Coming under fire, the ICDC, a paramilitary force trained by the Americans, turned on the US soldiers and started to shoot at them, according to Amid.

The soldiers fled their vehicles and headed for cover and then began to battle both the Mehdi Army and the ICDC members, he said. Their vehicles were set ablaze.

Classic guerilla tactics. Watch for the same thing to happen in Fallujah today. Reports like this are all over the wires:

U.S. forces ready Fallujah crackdown

Some 1,200 U.S. Marines and two battalions of Iraqi security forces were poised to enter the city to arrest suspected insurgents

For an example of how well the Americans are doing getting the Iraqis to fight for them:

Members of the new Iraqi army and the Iraqi Civil Defense Corps were to play support roles in the operation, but some had to be sent home today when they reported without their uniforms or ID cards, Marines said.

Sadr’s Al-Mahdi army has taken over some “government buildings” in Basra and are currently in a pitched battle with UK troops.


As the US troops moved into Falluja, there were reports in Baghdad of fighting and demonstrations in all quarters of the capital.

Heavy fighting between Mr Sadr’s Mehdi Army and the Americans was raging in Shualla district, which has been locked down. Weapons were reportedly being stockpiled in a Shiite mosque in Kadamihya, and Iraqi police in the same area are said to have reported to Mr Sadr’s office, volunteering to fight with his men. Several loud explosions could be heard from the city centre.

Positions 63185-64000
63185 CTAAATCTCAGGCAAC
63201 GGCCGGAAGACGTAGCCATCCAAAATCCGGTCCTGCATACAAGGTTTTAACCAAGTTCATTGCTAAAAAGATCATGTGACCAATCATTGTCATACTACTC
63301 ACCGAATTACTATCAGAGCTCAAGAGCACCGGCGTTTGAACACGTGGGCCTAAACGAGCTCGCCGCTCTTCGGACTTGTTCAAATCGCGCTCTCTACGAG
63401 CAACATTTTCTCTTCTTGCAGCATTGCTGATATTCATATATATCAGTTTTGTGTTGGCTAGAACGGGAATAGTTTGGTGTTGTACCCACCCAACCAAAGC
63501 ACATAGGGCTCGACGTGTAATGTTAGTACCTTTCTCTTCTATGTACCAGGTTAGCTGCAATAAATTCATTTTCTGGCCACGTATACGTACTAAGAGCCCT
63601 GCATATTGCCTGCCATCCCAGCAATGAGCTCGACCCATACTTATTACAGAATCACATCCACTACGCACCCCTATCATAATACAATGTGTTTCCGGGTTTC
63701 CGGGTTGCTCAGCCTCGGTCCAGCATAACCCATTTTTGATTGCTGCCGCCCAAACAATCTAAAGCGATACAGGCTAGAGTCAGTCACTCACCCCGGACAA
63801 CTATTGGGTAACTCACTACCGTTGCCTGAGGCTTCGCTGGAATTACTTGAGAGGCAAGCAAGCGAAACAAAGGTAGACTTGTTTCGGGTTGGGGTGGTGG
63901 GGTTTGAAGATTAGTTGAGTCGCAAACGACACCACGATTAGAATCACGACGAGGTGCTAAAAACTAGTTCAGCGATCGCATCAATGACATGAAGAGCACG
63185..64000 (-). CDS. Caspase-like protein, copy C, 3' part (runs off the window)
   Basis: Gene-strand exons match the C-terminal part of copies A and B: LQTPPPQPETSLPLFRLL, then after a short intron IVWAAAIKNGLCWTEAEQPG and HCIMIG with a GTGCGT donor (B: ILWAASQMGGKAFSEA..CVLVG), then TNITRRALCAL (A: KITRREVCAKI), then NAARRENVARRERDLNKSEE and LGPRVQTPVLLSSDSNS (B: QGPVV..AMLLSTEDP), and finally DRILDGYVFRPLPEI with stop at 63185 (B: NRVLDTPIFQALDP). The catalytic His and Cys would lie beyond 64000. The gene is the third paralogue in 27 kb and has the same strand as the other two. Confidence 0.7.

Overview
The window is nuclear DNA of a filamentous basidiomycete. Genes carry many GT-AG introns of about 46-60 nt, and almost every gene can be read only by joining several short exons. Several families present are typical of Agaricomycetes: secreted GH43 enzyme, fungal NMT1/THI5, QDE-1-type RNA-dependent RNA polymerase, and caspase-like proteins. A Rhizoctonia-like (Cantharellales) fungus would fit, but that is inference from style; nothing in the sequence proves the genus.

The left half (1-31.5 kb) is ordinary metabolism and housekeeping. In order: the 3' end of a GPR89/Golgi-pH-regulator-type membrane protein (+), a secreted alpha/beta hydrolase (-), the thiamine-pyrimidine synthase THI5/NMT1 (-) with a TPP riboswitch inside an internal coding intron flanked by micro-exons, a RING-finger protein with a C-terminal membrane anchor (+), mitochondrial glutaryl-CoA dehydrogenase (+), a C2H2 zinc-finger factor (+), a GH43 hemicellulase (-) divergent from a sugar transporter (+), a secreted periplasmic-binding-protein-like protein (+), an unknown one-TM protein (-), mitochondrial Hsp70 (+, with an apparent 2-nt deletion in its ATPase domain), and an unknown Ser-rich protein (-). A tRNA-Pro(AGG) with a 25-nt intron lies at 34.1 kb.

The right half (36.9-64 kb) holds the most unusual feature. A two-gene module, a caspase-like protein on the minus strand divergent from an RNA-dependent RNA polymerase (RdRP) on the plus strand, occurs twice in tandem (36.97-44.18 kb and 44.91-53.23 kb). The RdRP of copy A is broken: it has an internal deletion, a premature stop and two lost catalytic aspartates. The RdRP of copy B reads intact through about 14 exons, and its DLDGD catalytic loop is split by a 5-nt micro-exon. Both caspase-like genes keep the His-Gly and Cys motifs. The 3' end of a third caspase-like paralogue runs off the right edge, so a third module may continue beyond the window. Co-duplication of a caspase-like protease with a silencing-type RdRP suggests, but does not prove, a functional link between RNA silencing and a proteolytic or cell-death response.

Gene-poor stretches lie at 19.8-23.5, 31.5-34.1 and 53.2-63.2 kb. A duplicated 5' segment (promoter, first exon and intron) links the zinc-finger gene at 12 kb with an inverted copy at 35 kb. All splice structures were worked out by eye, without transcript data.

There were heavy tank movements and aerial surveillance of trouble spots, and reports from Basra, in the south, said that as many as 1000 al-Sadr supporters had taken over the governor’s residence.

Egyptian Political Theatre

A look at Egyptian political theater, with valuable insight into what often cannot be otherwise openly expressed in the Middle East.

    U.S. Marines, actors armed with wooden assault rifles, storm into the theatre cafe even before the audience has taken its seats, harassing, searching and intimidating them to set the mood for a performance meant to raise the spectre of American occupation.